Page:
Byline: Brian Basinger, Times-Union staff writer
ATLANTA -- In the city that rose from the ashes of the Civil War, the Atlanta Thrashers are following the lead of Scarlet O'Hara and focusing on the future, instead of their dismal past.
Since the National Hockey League team's inaugural game in 1999, the Thrashers have finished twice in last place, and now find themselves on familiar ground at the bottom of their division.
Average attendance has gone down every year.
But players, as well as their die-hard supporters, aren't yet ready to surrender.
Management fired coach Curt Fraser in December, and brought in Bob Hartley, who led the Colorado Avalanche to the 2001 Stanley Cup.
Now, the factory worker-turned-hockey coach and his new team have nowhere to go but up.
"I really believe this organization offers me the challenge I need," Hartley said at the Jan. 14 news conference announcing his hiring. "I know I'm joining some quality people. These young guys sitting in the locker room, they will be attractions."
Something to boost ticket sales is exactly what the team hopes to find.
Hockey enthusiasts, now accustomed to the Thrashers' frequent losses, have filled an average of less than 70 percent of the seats in Philips Arena so far this season.
By contrast, attendance surpassed 90 percent during the Thrashers' first season.
"We've lost a few fans here lately," Thrashers forward Jeff Odgers said. "I'll tell you, it's a lot more fun playing in a full building than a half-full building. We've got to give them a reason to come back."
For Hartley's part, he has gotten off on the right foot by guiding the team to a record of 5-1-1 since his arrival.
However, it will take much more than two good weeks to overcome 3 1/2 years of underperformance and a tarnished public image.
"You don't spend the kind of money you do on season tickets to go out and watch a loser," said Mike Betran, a 26-year-old Atlanta resident who grew up worshiping the Detroit Red Wings. "It's very hard to cheer for a team in last place."
Atlanta isn't the only NHL team below the Mason-Dixon line to see attendance go down. Florida, Nashville and Washington have all seen a decline in ticket sales.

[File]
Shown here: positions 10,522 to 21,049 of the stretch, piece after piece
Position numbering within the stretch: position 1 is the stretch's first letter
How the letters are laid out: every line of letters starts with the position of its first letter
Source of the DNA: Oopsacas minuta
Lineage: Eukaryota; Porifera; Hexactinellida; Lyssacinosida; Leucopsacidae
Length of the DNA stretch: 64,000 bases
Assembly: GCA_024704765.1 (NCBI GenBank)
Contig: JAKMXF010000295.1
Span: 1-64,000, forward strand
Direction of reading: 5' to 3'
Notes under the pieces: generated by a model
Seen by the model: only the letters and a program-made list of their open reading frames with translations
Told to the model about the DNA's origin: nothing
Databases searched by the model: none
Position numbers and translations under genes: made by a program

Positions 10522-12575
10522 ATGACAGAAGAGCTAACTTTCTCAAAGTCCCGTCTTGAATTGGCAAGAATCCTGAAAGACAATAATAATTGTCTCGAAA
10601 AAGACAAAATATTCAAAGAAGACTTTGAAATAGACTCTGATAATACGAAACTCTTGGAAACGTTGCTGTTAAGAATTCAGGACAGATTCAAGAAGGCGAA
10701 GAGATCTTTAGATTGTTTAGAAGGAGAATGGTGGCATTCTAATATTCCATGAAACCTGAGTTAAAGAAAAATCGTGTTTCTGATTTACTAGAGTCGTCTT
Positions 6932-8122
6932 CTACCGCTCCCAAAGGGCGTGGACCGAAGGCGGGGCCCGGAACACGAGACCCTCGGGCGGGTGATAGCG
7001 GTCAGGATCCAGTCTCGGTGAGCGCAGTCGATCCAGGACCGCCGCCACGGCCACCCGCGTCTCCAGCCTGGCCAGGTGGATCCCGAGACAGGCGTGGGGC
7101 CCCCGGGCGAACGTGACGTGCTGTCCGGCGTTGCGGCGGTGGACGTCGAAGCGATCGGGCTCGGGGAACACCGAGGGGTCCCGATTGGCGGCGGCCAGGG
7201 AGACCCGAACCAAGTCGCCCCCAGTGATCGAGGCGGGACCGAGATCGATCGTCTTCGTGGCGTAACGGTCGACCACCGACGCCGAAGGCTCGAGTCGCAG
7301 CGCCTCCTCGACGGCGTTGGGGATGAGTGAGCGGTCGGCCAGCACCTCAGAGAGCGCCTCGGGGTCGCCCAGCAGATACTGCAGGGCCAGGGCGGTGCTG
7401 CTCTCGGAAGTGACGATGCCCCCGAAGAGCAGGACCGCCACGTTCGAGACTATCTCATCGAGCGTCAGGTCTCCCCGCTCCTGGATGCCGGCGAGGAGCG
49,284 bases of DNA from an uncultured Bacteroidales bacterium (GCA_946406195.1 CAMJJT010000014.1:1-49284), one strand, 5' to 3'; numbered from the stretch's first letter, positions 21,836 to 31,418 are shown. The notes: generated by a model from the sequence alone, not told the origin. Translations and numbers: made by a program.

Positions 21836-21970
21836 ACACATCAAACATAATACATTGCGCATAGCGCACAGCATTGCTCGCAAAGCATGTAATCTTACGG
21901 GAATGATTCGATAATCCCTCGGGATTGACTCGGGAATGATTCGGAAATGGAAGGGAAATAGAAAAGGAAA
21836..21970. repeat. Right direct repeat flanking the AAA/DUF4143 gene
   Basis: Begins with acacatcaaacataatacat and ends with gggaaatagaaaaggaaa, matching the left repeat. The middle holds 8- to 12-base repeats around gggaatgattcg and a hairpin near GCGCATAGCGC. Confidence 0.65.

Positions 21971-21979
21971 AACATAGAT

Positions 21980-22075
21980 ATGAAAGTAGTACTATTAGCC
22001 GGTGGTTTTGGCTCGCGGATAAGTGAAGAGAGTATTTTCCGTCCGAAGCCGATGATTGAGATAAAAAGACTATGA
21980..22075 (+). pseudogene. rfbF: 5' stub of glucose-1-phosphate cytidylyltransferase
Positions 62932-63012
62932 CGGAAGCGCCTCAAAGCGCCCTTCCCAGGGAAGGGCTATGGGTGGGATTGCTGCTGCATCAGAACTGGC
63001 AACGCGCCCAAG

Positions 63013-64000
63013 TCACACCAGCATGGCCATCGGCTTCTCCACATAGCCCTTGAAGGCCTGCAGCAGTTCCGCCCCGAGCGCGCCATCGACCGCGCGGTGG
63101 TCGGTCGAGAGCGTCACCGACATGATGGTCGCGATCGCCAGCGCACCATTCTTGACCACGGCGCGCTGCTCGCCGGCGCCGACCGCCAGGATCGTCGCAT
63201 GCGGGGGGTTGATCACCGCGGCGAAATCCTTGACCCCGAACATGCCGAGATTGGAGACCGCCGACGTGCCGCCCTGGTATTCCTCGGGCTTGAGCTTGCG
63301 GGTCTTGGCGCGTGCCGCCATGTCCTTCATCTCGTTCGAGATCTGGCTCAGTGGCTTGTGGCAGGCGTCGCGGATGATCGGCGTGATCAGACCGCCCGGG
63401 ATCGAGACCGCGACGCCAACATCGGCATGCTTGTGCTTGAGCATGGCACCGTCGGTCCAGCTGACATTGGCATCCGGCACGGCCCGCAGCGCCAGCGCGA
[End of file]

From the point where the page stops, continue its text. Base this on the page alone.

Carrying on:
But economists say Atlanta's challenge is more daunting than other cities when it comes to selling professional hockey in the South.
Georgia's capital city is already home to pro baseball (the Braves), football (the Falcons) and basketball (the Hawks).
"You've also got the problem in Atlanta that hockey is basically a Northern sport," said Melvin Crask, a professor of marketing strategy at the University of Georgia. "If the team is not winning that much, if I don't know much about the sport and I don't care about it anyway, I'm not going to get involved because there are lots of other things to do."
However, large numbers of Northerners moving to the South for job opportunities have created a viable hockey market, said Ken Lehner, vice president of marketing and communications for the Carolina Hurricanes.
"It's surprising how many minor league hockey teams there are in North and South Carolina," said Lehner, whose team came to Raleigh, N.C., in 1997. "That obviously helped that there was sort of a foundation."
Lehner says the real challenge is convincing both Northerners and Southerners to cheer for a team that is only a few years old.
"The greatest form of marketing is having a winning team on the ice," he said. "That will convert those jerseys quicker than anything."
Another way teams are putting down roots is by throwing promotional dollars behind their star athletes.
Thrasher forward Dany Heatley takes to the ice Sunday at Office Depot Center in suburban Fort Lauderdale as the only member of his team to make the NHL All-Star Game. …